12 of the Best Restaurants in Oaxaca Solo Women Will Love

by | Jul 7, 2022

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Last updated on March 26th, 2024

Featured image: I spent a day with Dona Juana making tortillas over an open fire, shifting my perception of food forever

In Oaxaca, where restaurants make food into an artform

By Carolyn Ray, Editor, JourneyWoman

In Oaxaca, there are tastes for every budget — from the Lechoncito food cart that serves pork tostadas for a few pesos under a streetlamp to Casa Oaxaca which looks over stunning Santa Domingo Church, to Crudo, the Japanese fusion experience that seats only four people at a time.

I am no culinary expert, but one of the things I love about Mexico is that everything is fresh. No processed food here, just right out of the ground, the garden, or if you like grasshoppers – the field. Because I was staying mostly in bed and breakfasts on this trip, I ate out A LOT. If you want to experience the ‘real’ Oaxaca, go into the villages, as I did for a cooking experience over an open fire. This set the stage for all other culinary experiences — I will never buy machine-made tortillas again.

Here are my mini-reviews of 12 places to try – and some others I didn’t get to.

(PS. You can save a PDF or print this list by using the printer icon at the top of the article, right under the photo).

1. Adama

In a city made for wandering, the Adama Restaurant is hidden along the path of the ancient aqueduct where you will experience middle eastern delights with a Mexican accent.  Small and intimate setting not to be missed. Website here.

2. Ancestral

In the quaint neighborhood of Xochomilo, Ancestral Restaurant is hidden behind a brick wall where traditional Oaxacan dishes are exquisite.  Try the mole negro con pollo. This is a lovely safe neighbourhood to enjoy graffiti too. Reservations are recommended. Website here.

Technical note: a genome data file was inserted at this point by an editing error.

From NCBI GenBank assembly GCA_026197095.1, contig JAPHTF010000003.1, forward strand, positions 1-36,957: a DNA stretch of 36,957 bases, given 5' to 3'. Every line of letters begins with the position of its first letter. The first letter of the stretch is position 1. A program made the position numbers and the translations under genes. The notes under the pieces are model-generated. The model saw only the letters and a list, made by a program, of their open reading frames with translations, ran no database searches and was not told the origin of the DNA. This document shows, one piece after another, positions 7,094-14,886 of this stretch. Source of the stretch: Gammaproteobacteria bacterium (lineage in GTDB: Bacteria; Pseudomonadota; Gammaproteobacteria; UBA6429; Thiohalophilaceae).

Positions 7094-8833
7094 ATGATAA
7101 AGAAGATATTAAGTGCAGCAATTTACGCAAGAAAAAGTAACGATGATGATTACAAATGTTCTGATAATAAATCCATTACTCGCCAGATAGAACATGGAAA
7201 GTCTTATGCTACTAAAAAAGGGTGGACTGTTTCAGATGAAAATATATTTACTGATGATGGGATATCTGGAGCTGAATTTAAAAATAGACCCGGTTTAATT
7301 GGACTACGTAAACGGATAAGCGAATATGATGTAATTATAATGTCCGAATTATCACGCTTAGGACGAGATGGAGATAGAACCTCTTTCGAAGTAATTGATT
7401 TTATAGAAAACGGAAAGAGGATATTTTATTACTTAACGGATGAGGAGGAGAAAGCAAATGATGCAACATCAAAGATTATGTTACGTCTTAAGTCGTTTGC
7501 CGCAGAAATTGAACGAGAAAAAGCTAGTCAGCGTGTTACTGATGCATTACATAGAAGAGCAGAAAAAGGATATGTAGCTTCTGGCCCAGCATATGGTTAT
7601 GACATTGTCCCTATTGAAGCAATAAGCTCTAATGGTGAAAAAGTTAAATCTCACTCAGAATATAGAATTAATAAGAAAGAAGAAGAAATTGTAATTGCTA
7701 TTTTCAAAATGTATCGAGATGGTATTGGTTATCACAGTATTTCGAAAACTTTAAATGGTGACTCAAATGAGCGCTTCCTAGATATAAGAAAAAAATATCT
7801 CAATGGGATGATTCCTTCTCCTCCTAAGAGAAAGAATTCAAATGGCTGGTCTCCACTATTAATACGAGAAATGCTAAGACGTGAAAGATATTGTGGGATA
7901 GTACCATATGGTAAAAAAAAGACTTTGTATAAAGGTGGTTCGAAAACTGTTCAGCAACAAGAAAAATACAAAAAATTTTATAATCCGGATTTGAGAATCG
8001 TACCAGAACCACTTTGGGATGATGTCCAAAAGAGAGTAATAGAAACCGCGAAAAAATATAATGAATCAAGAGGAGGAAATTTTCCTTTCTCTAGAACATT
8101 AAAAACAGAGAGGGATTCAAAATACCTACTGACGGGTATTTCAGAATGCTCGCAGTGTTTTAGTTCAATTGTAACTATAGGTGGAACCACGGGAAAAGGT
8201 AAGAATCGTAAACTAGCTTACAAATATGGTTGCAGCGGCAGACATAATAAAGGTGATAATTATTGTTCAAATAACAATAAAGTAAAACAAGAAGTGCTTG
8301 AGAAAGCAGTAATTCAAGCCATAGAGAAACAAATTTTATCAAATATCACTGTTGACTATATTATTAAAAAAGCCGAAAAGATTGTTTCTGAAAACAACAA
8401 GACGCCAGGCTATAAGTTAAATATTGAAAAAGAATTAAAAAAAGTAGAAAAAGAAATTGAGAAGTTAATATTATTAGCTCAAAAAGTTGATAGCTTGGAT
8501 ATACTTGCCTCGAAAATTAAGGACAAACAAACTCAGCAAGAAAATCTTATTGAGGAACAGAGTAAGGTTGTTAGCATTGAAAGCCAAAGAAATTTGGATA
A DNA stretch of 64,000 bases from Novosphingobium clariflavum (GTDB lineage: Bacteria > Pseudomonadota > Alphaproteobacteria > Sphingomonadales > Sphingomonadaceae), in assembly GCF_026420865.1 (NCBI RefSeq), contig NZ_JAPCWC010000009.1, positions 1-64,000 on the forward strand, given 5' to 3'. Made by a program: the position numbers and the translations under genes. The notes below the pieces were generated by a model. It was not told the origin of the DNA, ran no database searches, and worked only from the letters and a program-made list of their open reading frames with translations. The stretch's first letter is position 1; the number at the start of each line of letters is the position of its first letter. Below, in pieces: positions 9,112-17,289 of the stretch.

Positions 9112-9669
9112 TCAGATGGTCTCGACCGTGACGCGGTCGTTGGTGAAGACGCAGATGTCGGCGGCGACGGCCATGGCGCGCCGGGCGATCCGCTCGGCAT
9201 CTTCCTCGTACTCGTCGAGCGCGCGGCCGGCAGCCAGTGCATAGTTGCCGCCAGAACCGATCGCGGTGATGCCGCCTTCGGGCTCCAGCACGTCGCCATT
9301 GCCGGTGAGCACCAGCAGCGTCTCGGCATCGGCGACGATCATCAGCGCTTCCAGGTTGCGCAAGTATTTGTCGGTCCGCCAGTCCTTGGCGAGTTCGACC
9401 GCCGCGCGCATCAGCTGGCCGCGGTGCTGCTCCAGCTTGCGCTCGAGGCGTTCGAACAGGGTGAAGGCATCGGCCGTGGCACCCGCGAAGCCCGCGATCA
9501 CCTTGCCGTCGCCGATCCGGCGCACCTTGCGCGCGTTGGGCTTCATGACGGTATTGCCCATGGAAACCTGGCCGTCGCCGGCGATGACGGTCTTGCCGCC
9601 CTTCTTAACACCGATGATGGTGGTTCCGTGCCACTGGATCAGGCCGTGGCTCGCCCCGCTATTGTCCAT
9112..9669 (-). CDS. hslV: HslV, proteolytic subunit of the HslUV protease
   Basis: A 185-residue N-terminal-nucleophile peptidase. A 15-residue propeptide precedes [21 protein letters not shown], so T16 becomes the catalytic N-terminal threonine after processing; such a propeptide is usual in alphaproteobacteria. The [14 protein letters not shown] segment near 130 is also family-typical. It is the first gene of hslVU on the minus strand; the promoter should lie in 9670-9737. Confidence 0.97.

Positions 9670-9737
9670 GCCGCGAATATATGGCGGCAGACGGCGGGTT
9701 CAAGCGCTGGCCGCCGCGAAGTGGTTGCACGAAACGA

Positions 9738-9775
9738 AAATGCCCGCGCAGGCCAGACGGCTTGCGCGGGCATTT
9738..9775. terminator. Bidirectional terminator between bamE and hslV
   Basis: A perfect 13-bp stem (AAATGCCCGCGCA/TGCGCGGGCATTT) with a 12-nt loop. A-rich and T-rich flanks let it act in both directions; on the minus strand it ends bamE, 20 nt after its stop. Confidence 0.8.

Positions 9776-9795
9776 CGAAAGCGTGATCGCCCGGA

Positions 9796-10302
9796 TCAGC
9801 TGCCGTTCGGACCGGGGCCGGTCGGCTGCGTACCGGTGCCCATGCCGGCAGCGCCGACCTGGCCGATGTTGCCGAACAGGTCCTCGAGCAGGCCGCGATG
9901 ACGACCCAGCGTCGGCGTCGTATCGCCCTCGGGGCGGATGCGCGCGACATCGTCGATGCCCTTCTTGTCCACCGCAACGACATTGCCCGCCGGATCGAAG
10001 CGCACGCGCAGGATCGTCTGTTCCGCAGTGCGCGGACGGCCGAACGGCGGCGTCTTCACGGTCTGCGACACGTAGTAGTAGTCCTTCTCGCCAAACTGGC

JW reader Marsha and I at Adama, one of her favourite places in Oaxaca.

3. AM Siempre

When exploring in Xochomilo, a great café for a sandwich and cold refreshments is the A.M. Siempre, serving traditional Oaxacan foods.  The whole family is there to welcome and share their hospitality with their guests.  Website here.

4. Boulenc

Combine a French bakery chef with an Oaxacan food chef and you get an unforgettable dining experience at Boulenc. I went twice and it’s always busy but the service is quick and friendly.  A perfect place for a huge sandwich and cocktail in Centro. I recommend a small table upstairs in the back to get a different perspective and atmosphere.  Website here.

5. Cafe Bre

This women-owned coffee shop serves a delicious breakfast and the coffee is outstanding. It’s also a great place to work in the middle of Centro. Website here.

Enjoying a coffee tasting at Cafe Bre with the Tyladona team.

Grasshoppers (Chapulite) are a staple and served with everything including guacamole.

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6. Casa Oaxaca

Known as the most exclusive restaurant in Oaxaca, rooftop dining combines traditional and fusion cuisine with a bird’s eye view of the city. Reservations are recommended.  Website here.

7. Casa Taviche

Casa Taviche is located in Centro and has a bright and informal ambiance perfect for lunch. The avocado salad is superb.  It is vegetarian-friendly with gluten free options.  Website here.

8. Crudo

I walked by Crudo, the newly popular Japanese fusion restaurant, several times before realizing I had to make a reservation to get in. This very small place seats only four people at a time (at 3, 5, 7 and 9 pm) at a countertop, with Chef Ricardo Arellano, preparing meals right in front of you. We talked extensively about sustainable seafood and local products. Make a reservation through their Instagram page here.